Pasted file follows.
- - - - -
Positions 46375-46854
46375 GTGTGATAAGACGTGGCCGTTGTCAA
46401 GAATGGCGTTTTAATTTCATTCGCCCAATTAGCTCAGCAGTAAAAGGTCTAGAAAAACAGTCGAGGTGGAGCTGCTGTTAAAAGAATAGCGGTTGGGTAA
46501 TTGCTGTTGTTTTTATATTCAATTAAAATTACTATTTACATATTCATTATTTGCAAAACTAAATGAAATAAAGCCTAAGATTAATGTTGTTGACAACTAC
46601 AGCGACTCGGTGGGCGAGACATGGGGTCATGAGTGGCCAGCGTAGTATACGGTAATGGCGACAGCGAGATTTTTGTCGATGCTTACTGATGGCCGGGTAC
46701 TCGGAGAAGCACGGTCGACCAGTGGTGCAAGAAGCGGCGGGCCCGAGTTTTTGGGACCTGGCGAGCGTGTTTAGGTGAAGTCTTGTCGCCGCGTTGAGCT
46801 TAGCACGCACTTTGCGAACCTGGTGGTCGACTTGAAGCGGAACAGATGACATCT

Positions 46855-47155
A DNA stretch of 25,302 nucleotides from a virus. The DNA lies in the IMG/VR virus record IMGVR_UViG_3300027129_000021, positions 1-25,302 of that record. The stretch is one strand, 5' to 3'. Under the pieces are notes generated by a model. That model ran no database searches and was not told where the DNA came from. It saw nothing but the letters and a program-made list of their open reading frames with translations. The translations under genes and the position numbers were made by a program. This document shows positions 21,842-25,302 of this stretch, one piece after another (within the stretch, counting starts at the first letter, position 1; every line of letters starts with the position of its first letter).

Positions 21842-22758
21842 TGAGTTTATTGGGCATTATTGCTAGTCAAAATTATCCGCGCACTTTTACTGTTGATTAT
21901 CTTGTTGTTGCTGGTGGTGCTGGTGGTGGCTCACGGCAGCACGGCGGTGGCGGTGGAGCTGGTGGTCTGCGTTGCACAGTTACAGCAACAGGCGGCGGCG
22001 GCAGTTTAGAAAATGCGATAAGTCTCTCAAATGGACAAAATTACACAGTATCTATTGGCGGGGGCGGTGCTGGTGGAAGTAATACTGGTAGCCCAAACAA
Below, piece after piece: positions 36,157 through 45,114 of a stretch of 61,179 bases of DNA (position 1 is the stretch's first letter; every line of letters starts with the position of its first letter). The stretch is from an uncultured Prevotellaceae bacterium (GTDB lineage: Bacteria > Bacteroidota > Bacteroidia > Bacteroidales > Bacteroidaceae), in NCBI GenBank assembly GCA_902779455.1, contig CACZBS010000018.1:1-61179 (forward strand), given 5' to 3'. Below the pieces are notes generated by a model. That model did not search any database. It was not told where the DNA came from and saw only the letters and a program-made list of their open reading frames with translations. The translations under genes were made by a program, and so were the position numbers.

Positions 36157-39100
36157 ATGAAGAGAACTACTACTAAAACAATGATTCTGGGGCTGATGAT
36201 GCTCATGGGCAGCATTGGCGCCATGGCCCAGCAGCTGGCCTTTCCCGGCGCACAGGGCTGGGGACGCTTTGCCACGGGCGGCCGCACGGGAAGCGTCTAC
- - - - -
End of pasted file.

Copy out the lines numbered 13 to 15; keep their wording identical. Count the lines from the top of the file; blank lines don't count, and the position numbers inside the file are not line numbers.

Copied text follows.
22001 GCAGTTTAGAAAATGCGATAAGTCTCTCAAATGGACAAAATTACACAGTATCTATTGGCGGGGGCGGTGCTGGTGGAAGTAATACTGGTAGCCCAAACAA
Below, piece after piece: positions 36,157 through 45,114 of a stretch of 61,179 bases of DNA (position 1 is the stretch's first letter; every line of letters starts with the position of its first letter). The stretch is from an uncultured Prevotellaceae bacterium (GTDB lineage: Bacteria > Bacteroidota > Bacteroidia > Bacteroidales > Bacteroidaceae), in NCBI GenBank assembly GCA_902779455.1, contig CACZBS010000018.1:1-61179 (forward strand), given 5' to 3'. Below the pieces are notes generated by a model. That model did not search any database. It was not told where the DNA came from and saw only the letters and a program-made list of their open reading frames with translations. The translations under genes were made by a program, and so were the position numbers.

Positions 36157-39100